Intranasally-applied oxytocin alleviates aberrant maternal behaviors evoked by cesarean section in rats: Involvement of supraoptic neurons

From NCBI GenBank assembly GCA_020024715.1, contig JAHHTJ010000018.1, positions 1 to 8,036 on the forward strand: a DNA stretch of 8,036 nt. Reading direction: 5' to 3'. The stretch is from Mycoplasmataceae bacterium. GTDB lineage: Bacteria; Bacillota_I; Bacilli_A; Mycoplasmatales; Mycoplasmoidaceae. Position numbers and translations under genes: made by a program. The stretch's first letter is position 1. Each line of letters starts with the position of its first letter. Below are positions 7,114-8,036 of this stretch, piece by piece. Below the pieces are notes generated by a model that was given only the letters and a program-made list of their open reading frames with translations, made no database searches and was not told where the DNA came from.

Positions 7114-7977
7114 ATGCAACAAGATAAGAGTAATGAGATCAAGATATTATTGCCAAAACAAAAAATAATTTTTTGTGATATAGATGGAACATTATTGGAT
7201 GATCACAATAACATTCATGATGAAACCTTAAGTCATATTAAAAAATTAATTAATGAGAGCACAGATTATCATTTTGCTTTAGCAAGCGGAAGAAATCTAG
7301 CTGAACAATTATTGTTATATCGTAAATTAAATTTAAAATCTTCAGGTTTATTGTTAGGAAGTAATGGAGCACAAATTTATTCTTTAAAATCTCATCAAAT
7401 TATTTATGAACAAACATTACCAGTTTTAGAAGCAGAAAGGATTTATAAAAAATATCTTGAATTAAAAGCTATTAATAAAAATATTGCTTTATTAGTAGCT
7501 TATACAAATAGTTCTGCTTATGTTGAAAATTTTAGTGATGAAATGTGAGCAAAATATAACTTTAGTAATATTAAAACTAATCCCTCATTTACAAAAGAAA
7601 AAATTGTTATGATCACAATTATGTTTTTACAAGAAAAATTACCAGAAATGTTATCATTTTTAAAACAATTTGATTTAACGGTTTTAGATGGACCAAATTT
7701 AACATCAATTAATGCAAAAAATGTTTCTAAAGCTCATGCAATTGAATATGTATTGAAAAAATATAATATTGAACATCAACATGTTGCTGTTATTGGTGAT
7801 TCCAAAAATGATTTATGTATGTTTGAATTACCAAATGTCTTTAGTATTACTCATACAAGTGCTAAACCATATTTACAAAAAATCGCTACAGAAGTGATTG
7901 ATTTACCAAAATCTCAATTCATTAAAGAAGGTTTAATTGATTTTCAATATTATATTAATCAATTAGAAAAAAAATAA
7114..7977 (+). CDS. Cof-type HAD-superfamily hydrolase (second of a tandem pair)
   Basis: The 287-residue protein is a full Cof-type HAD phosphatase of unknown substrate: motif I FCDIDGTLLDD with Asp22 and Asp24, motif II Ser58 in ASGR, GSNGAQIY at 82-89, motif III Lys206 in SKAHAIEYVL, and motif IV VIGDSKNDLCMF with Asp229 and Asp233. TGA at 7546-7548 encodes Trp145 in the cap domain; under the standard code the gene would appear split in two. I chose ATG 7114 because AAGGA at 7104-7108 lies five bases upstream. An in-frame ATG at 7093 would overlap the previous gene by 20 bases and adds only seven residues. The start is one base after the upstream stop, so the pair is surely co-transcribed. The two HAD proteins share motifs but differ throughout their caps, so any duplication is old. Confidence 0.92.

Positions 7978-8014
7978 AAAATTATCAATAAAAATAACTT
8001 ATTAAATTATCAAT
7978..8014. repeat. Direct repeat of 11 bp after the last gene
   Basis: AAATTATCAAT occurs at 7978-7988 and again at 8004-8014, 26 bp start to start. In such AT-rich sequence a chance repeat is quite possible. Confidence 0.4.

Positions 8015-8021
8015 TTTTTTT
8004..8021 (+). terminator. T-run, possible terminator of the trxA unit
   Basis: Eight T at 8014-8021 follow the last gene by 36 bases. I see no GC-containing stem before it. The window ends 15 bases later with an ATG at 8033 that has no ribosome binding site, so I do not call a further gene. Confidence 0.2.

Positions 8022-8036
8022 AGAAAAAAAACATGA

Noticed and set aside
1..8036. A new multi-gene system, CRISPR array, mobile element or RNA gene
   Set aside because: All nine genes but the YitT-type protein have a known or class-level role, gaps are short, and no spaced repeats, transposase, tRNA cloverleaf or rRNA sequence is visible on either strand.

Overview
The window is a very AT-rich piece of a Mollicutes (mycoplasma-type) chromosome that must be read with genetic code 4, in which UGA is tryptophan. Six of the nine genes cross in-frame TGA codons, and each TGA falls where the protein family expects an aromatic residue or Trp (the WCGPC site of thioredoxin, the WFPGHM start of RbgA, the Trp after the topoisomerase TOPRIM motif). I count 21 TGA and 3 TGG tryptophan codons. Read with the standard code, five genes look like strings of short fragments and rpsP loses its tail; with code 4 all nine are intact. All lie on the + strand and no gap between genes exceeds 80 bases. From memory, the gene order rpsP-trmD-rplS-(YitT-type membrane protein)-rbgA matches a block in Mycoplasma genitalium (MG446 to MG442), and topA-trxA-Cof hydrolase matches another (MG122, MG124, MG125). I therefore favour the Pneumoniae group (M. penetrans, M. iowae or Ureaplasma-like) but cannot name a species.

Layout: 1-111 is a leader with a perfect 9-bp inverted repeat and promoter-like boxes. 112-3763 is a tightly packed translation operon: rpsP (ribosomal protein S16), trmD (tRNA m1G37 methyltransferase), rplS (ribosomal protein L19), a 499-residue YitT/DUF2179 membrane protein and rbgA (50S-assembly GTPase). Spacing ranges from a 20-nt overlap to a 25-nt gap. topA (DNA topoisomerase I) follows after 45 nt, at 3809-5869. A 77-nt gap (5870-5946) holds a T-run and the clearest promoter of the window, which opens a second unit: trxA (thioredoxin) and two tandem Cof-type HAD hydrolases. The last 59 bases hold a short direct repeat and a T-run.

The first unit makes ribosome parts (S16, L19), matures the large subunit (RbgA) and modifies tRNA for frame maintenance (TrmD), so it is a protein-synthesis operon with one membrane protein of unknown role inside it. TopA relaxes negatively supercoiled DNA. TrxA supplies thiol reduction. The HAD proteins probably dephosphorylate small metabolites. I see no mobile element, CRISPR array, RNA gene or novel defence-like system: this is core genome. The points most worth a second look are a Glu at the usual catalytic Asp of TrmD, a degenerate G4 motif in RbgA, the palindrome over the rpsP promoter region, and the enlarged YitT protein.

Milk shortage and aberrant maternal behaviors in women with cesarean section (CS) have become an increasing concern for the health of mothers and the babies recently; however, the underlying mechanisms and optimal therapeutic approaches remain to be explored. In this study, we found that CS significantly reduced’ retrieving, anogenital licking and suckling behaviors of rat dams while increasing the rate of self-grooming. Moreover, early dam-pup contact evoked more self-grooming while delayed maternal contacts resulted in severe hypogalactia. Intranasal application of oxytocin (OXT), a hypothalamic neuropeptide largely restored normal pattern of maternal behaviors in the CS dams. In whole-cell patch-clamp recordings putative OXT neurons in the supra optic nucleus (SON) in brain slices from the CS dams had lower firing rate and more depolarized resting membrane potential. Western blot and immunohistochemical analyses revealed that CS increased the expression of phosphorylated extracellular signal regulated protein kinase (pERK) 1/2, particularly at non-OXT neuronal components and glial fibrillary acidic protein (GFAP) of astrocytes in the somatic section of the SON. In the CS dams, intranasal application of OXT increased c-Fos protein in the area rich in OXT neurons but reduced GFAP in the somatic section of the SON while decreasing pERK 1/2 expression.